3. 3. Executive Summary The Committee on Management and Supervisory Training (CMST) conducted a sampled survey on companies employing ten or more people in the third quarter of 1999 to study the managerial competency and management development needs of managers and supervisors working in Hong Kong and the Mainland. Skills and Competencies Needed by Managers and Supervisors 2. The core (i.e. regarded as most important) competencies for managers in Hong Kong were found to be: ‘Customer Concern’, ‘Crisis Management’, ‘Efficiency’, ‘Team Building’, ‘Decision Making’ and ‘Stress Management’. Overall, managers were found to have performed at a level between ‘fair’ and ‘good’ in all competencies. There was no pressing need for training in any particular competency area for managers in Hong Kong. 3. For supervisors in Hong Kong, their core competencies were similar to those of their managers, except with the omission of ‘Decision Making’. Their performance in seven competencies (‘Leadership’, ‘Team Membership’, ‘Results’, ‘Efficiency’, ‘Managing Change’, ‘Crisis Management’, and ‘Creativity’), however, was rated as ‘less than satisfactory’. When linked to importance, though, there was no urgent need for making up their deficiencies. 4. The core competencies for managers working in the Mainland were ‘Customer Concern’, ‘Crisis Management’, ‘Efficiency’, ‘Results’, and ‘Team Building’. Their performance in four areas – ‘Crisis Management’, ‘Efficiency’, ‘Results’, and ‘Creativity’ – was rated ‘less than satisfactory’. Taking into account of the discrepancy between importance and performance, the first three competencies were found in need of training. 5. ‘Customer Concern’, ‘Efficiency’, ‘Crisis Management’, ‘Personal Drive’, ‘Leadership’, and ‘Team Building’ were regarded as most important for supervisors working in the Mainland were. They were rated as ‘less than satisfactory’ in eight competencies: ‘Efficiency’, ‘Crisis Management’, ‘Results’, ‘Managing Change’, ‘Decision Making’, ‘Coaching & Counselling’, ‘Team Membership’, and ‘Creativity’. Among the deficiencies, ‘Efficiency’ was found with substantial need for improvement. 6. As for general skills and knowledge required by managers and supervisors working in the Mainland, ‘Proficiency in Putonghua’ and ‘Understanding of Mainland customs and culture’ topped the scale, closely followed by ‘Ability to plan for uncertainty’ and ‘Knowledge and skills in people management’. 7. The importance of the managerial competencies ascribed to managers tended to be higher than that of supervisors for all sectors, with the exception of supervisors working in the Mainland in the ‘Restaurants and Hotels’ sector.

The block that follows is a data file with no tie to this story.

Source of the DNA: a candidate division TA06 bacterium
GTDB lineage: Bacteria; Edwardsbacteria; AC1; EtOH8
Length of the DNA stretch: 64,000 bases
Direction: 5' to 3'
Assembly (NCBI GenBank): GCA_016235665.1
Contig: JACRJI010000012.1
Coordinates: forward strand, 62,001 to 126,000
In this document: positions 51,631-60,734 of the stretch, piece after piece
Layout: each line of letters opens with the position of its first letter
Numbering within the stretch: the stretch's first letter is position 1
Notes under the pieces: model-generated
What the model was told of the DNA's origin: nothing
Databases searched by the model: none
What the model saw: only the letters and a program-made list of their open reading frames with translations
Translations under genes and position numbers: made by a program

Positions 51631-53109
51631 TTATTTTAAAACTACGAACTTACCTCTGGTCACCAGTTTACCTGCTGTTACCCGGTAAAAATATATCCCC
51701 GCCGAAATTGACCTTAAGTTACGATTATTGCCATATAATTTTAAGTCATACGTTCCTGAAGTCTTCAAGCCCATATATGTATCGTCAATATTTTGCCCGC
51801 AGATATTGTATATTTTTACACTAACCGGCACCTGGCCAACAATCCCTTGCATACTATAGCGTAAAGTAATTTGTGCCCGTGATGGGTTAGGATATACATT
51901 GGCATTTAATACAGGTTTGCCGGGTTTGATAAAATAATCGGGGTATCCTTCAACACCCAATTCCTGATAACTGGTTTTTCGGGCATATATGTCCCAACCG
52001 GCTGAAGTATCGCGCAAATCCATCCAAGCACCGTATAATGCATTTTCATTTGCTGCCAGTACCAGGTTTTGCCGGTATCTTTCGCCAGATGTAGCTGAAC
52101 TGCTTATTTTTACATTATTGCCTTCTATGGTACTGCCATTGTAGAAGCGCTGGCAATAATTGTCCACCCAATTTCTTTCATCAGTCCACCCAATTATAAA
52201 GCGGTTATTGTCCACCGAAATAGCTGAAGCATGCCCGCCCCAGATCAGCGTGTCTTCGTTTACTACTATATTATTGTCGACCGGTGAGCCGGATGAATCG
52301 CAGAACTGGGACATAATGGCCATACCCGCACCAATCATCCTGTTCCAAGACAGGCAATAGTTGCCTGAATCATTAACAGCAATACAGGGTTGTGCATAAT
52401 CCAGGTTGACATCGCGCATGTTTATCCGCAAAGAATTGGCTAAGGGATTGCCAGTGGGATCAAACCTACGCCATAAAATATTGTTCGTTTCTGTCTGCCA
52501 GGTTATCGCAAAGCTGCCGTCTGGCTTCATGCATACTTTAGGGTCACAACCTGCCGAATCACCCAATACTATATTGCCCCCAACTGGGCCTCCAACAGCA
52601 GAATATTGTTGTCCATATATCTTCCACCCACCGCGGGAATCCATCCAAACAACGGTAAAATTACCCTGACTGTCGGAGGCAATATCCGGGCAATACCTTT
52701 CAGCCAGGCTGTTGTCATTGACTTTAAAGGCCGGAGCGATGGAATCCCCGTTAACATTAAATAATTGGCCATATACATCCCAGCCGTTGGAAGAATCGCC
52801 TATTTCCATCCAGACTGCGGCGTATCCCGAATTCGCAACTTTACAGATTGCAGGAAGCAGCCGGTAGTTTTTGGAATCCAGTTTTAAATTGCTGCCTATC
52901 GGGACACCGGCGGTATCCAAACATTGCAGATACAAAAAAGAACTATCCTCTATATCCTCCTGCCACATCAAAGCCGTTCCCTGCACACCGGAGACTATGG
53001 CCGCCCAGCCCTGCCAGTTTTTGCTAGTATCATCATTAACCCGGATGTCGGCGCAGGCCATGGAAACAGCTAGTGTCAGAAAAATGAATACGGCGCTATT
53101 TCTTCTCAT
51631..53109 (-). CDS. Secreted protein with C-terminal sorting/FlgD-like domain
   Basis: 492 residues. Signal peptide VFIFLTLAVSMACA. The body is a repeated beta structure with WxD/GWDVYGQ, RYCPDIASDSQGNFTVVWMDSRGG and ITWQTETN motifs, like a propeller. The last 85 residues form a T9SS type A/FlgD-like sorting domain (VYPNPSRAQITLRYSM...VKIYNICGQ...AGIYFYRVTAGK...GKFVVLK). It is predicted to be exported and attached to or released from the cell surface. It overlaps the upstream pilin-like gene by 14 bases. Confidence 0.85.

4. 4. ii 8. As for performance, managers in the ‘Manufacturing’ sector working in Hong Kong were found lower in competence than other sectors. As for supervisors working in Hong Kong, those in ‘Manufacturing’, ‘Electricity, Gas & Water’ and ‘Construction’ were rated lower in competence than others. For managers working in the Mainland, those employed in ‘Wholesale, Retail, Import/Export Trades’ and ‘Manufacturing’ were ranked lower in managerial competence than their counterparts in other sectors. Supervisors working in the ‘Manufacturing’, ‘Community, Social & Personal Services’ and ‘Wholesale, Retail, Import/Export Trades’ sectors in the Mainland had most competencies rated as ‘less than satisfactory’. 9. Taking into consideration of the importance ascribed to the managerial competencies by the companies surveyed, managers and supervisors working in the Mainland generally had a more pressing need for enhancing their managerial competencies than their Hong Kong counterparts. Mainland managers in the ‘Construction’, ‘Manufacturing’ and ‘Community, Social & Personal Services’ needed reinforcement in almost all competencies. Those in ‘Electricity, Gas & Water’ and those in ‘Wholesale, Retail, Import/Export Trades’ were the next group in high need of competency improvement. Supervisors in ‘Restaurants & Hotels’, ‘Construction’ and ‘Transport, Storage & Communication’ industries needed competency enhancement almost across the board. As for supervisors working in Hong Kong, those in the ‘Electricity, Gas & Water’ sector needed training in most of the competencies. Management Training Provision and Needs 10. The survey found that close to one half of the companies recruited supervisors and managers not having had prior training in management, and that around the same percentage of companies did not provide them with management training after appointment. The Committee is also concerned that almost three-quarters of the companies did not have training plans for their managers, and the situation was even worse for supervisors. 11. Relatively few (around 10%) companies regularly organized management programmes for their supervisors and managers. ‘In-company training’ and sponsoring staff to attend ‘external evening programmes’ were the two most common forms of training provided by companies. Finance (training budget) was the main internal resource available, while external trainers constituted the major source of expertise in implementing management training within these organizations. For those not arranging management training, the main hurdles given were ‘cannot release staff’ and ‘inadequate resources’. 12. The brighter picture, however, was that majority companies were willing to sponsor their supervisors and managers to attend relevant management training programmes, by reimbursing them for the fees paid and/or releasing them to attend training during office hours.